If I use the dominant forms of communication online today (Facebook, Google, Twitter, YouTube, etc.) I can expect content customized for others to use my name and my words without my consent, in ways I wouldn’t approve of. Content “personalized” for me includes material I don’t want, and obscures material that I do want. And it does so in a way that I may not be aware of.

This isn’t an abstract problem like a long-term threat to democracy, it’s more like a mugging — or at least a confidence game or a fraud. It’s violence being done to you right now, under your nose. Just click “like.”

In answer to your question, dear student, that’s my first danger.

* * *


This blog post is already too long, but here is a TL;DR addendum for people who already know about all this stuff.

I’m calling this corrupt personalization because I cant just apply Baker’s excellent ideas about corrupt segments — the world has changed since he wrote them. Although this post’s reasoning is an extension of Baker, it is not a straightforward extension.

Algorithmic attention is a big deal because we used to think about media and identity using categories, but the algorithms in wide use are not natively organized that way. Baker’s ideas were premised on the difference between authentic and inauthentic categories (“segments”), yet segments are just not that important anymoreBermejo calls this the era of post-demographics.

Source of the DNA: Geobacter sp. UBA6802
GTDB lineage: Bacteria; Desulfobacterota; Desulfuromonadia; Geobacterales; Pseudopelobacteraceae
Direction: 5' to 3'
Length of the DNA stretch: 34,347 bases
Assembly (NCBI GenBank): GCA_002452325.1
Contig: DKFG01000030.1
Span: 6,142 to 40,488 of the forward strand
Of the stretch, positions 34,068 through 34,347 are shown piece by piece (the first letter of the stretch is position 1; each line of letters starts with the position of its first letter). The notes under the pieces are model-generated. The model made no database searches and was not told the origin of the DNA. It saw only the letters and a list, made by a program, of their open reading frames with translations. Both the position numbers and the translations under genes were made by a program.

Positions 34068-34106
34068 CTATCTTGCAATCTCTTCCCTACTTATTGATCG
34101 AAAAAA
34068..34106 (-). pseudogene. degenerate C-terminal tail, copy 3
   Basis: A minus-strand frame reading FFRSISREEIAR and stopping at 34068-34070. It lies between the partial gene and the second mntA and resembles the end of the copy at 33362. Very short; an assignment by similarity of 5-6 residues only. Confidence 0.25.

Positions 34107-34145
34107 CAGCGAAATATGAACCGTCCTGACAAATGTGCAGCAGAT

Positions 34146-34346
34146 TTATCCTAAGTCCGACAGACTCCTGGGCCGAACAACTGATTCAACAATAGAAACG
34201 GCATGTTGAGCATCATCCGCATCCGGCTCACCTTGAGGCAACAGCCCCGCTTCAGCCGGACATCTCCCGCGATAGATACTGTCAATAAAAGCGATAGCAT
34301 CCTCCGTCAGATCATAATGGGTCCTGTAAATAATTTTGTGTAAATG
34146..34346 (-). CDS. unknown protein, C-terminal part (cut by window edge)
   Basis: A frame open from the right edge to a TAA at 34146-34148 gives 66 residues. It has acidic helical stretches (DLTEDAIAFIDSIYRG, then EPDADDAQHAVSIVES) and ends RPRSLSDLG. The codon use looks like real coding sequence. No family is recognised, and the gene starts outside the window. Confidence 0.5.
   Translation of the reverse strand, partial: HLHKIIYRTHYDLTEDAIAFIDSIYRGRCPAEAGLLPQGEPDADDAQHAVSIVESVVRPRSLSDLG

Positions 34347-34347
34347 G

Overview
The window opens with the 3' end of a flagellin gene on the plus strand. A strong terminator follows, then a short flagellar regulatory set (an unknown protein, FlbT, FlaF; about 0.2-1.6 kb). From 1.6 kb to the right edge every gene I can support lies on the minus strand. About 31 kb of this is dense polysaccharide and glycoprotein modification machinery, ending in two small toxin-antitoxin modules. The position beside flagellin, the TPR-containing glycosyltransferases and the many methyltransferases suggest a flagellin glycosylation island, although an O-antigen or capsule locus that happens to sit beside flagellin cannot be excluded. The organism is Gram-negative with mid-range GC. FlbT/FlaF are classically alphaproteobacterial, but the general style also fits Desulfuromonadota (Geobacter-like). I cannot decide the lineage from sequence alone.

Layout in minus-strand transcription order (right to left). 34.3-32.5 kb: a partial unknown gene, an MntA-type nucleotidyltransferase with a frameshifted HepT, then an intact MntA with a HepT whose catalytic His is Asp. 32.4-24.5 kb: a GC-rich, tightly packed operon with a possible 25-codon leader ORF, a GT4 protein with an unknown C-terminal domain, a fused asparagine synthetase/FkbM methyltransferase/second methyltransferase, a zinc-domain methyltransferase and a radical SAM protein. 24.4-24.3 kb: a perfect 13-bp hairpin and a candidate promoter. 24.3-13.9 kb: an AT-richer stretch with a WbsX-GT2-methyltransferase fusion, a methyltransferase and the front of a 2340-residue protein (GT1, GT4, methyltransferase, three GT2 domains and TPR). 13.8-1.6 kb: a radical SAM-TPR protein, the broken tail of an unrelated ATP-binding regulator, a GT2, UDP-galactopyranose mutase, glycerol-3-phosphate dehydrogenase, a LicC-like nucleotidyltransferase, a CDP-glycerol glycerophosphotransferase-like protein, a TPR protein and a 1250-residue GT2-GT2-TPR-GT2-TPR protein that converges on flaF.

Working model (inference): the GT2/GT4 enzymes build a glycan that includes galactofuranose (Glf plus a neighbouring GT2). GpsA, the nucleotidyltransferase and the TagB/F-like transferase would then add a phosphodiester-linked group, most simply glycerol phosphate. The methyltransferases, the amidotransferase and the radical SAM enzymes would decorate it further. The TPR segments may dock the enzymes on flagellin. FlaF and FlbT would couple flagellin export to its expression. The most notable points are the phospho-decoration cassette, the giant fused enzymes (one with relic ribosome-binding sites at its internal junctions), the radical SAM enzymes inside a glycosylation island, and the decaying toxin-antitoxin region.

Advertisers used to group demographics together to make audiences comprehensible, but it may no longer be necessary to buy and sell demographics or categories as they are a crude proxy for purchasing behavior. If I want to sell a Subaru, why buy access to “Brite Lights, Li’l City” (My PRIZM marketing demographic from the 1990s) when I can directly detect “intent to purchase a station wagon” or “shopping for a Subaru right now”? This complicates Baker’s idea of authentic segments quite a bit. See also Gillespie’s concept of calculated publics.

Also Baker was writing in an era where content was inextricably linked to advertising because it was not feasible to decouple them. But today algorithmic attention sorting has often completely decoupled advertising from content. Online we see ads from networks that are based on user behavior over time, rather than what content the user is looking at right now. The relationship between advertising support and content is therefore more subtle than in the previous era, and this bears more investigation.

Okay, okay I’ll stop now.

* * *

(This is a cross-post from Multicast.)

Keeping Teens ‘Private’ on Facebook Won’t Protect Them

(Originally written for TIME Magazine)